San Francisco Chronicle: Arts district to transform lower Taylor Street
by Heather Knight, Chronicle Staff Writer | Original Article
It’s one of the seediest stretches in San Francisco, filled with homeless people slumped against vacant storefronts, the stench of urine, graffiti, drugs and crime. Many maps and travel books explicitly warn tourists to stay away.
But the three blocks of Taylor Street just north of Market Street would become an arts district – some say akin to New York City’s SoHo, which became an area of cheap artists’ lofts and studios in the 1960s and ’70s – under a plan being cobbled together by city officials, landlords, artists and Tenderloin-area nonprofit workers.
The transformation gets under way today with the groundbreaking of Gray Area Foundation for the Arts, which is taking over a vacant 4,000-square-foot building that once was a porn theater. The old marquee on the building reads “Art Theatres,” apparently a euphemism that also foreshadowed its future use.
This summer, Gray Area, formerly based South of Market, will open with an arts gallery, artists’ studios and a new-media lab. Adjacent buildings will be the home of a new boutique selling artists’ tools. A liquor store will be replaced by a cafe.
Josette Melchor, the director of Gray Area, is so committed to the burgeoning arts district that she moved out of SoMa and into a nearby apartment.
“I wouldn’t be moving here if I didn’t see the vision,” she said, noting that the plans include creating affordable places for artists to work while ensuring that low-income Tenderloin residents are not displaced.
“We’re not one of those 49 Geary spaces that are kind of chichi and bourgeois,” she said of the upscale galleries in nearby Union Square. “We’re helping a neighborhood by moving into a space that’s vacant and bringing positive energy to a street that’s basically blank walls.”
Gray Area will host exhibits, music events and a resident-artists program that will provide studios and exhibit space to four artists on a rotating basis. It received a city grant to create “Tendorama,” an art display in the front windows that will change every two months and will show high-tech digital art and more traditional installations.
There are already a smattering of arts groups on Taylor, including the Luggage Store Gallery and the Exit Theater, as well as large arts institutions, the Warfield and Golden Gate Theatre, at Taylor and Market.
“It’s a street that’s considered pretty scary both for the low-income residents, children and families who live there, as well as people from around the city and tourists, but it’s also got these fabulous cultural assets,” said Amy Cohen of the Mayor’s Office of Economic and Workforce Development, which has been coordinating much of the work.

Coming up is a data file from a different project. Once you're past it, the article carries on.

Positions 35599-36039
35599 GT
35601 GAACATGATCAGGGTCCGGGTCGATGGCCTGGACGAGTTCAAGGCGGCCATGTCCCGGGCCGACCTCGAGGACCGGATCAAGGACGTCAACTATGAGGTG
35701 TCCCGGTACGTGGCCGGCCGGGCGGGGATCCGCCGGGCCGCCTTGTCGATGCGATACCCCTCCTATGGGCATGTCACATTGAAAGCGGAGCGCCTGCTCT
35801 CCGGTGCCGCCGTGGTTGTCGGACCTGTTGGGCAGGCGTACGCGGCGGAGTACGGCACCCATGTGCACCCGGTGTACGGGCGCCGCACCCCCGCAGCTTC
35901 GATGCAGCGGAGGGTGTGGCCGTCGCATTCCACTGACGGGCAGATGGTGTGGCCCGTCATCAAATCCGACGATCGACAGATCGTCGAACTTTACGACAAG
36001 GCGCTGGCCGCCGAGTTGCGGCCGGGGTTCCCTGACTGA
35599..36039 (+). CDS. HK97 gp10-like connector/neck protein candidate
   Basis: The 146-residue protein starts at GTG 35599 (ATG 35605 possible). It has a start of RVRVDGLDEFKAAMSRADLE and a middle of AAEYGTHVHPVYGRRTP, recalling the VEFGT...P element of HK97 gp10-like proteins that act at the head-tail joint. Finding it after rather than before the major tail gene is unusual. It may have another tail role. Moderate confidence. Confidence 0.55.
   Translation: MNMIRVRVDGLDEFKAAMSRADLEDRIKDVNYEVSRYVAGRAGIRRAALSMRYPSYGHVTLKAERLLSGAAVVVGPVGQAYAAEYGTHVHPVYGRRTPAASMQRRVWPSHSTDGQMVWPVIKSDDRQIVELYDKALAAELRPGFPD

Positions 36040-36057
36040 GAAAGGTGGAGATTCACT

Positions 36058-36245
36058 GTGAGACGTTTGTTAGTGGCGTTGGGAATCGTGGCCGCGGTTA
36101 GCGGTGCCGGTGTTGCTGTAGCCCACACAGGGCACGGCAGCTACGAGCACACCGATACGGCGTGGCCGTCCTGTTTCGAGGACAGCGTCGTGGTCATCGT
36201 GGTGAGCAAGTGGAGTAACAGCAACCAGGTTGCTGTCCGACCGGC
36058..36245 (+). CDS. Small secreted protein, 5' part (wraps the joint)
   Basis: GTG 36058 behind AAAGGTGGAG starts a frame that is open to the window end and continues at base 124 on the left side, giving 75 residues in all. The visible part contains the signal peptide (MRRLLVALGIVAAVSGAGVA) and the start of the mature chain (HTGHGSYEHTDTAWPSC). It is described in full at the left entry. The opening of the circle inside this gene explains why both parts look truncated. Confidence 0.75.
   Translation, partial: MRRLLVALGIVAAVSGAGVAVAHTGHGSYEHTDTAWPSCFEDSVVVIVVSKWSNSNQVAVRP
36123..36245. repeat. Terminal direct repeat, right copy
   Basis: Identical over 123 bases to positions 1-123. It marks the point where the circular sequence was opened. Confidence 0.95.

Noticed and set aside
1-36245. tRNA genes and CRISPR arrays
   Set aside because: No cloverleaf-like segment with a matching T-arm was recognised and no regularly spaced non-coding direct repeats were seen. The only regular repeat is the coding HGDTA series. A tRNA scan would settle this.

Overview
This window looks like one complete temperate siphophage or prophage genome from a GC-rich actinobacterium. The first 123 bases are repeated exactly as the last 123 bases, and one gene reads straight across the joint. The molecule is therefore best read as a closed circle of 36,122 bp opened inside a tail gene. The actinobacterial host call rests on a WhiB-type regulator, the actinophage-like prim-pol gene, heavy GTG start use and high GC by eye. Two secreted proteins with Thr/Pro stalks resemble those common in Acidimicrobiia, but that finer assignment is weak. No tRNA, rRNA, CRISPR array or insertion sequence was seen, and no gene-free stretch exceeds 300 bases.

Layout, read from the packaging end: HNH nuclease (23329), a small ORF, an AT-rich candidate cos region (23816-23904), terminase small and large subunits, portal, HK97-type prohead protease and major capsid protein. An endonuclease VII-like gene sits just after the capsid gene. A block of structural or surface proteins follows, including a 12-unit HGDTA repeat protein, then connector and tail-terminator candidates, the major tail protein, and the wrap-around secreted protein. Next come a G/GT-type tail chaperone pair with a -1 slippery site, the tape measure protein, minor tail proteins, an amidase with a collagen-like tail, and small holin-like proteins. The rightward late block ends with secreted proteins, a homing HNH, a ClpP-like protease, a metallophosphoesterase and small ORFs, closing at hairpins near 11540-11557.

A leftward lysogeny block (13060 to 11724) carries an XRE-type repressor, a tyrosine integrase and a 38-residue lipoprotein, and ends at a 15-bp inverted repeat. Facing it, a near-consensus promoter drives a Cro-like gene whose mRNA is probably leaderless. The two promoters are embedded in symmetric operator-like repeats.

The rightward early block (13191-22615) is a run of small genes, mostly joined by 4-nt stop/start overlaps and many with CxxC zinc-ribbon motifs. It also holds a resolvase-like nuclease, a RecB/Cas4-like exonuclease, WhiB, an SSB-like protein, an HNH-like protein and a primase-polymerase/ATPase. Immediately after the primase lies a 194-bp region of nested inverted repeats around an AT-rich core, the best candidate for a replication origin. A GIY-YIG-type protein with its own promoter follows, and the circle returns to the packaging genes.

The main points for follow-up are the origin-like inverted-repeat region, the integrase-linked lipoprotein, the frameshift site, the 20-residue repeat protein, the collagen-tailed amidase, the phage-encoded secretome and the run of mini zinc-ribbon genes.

“The challenging part of Taylor Street is literally three blocks, so we feel like it’s absolutely doable,” she said.
Gray Area is the first addition to Taylor Street, but other plans are under way, too.
The San Francisco Arts Commission is in talks with Shorenstein Hays Nederlander, the company that produces the “Best of Broadway” series and owns several local theaters, including the Golden Gate Theatre. City officials want to convert several floors of empty space above the Golden Gate Theatre into low-cost artists’ studios and office space for arts-related nonprofits.
Luis Cancel, director of cultural affairs for the arts commission, said his group and Grants for the Arts have presented plans to the company and hope the theater owners will agree. Company officials could not be reached for comment.
“The city has such a dire need for affordable work space for visual artists and performing artists,” Cancel said. “This would contribute to the reactivation of the area.”
David Addington, who owns the Warfield building at Taylor and Market, plans by next year to preserve the famous concert hall while sprucing up the office space above it, adding a restaurant to the first floor and putting digital arts displays on the side of the building.
Artists intend to paint murals in the neighborhood. The Tenderloin Neighborhood Development Corp. is working on turning a parking lot at Taylor and Eddy streets into a 140-unit mixed-use building with a grocery store.
Those involved also are working on reopening Original Joe’s, the beloved Italian restaurant that has been closed since a fire in 2007.
The North of Market Neighborhood Improvement Corp. is one of the nonprofits involved with remaking Taylor Street. With city funds, it hired a new director, Elvin Padilla, who has 20 years of experience infusing the arts into low-income communities.
He said artists moving into a neighborhood can scare low-income residents who fear gentrification. But if done right, he said, the improvement can make a neighborhood safer without driving out residents.
“The arts can be an effective way to address tension and conflicts and empower neighborhoods that are going through stress,” he said. “The arts can be a common denominator for many different people in terms of race, class, socioeconomics, the whole thing.”
Work starts today
Gray Area Foundation for the Arts will break ground on its new home, scheduled to open in June, at 1 p.m. today at 55 Taylor Street, San Francisco. Josette Melchor, director of the foundation, will present an overview of plans for the street and a preview of the gallery.
This article appeared on page A – 1 of the San Francisco Chronicle.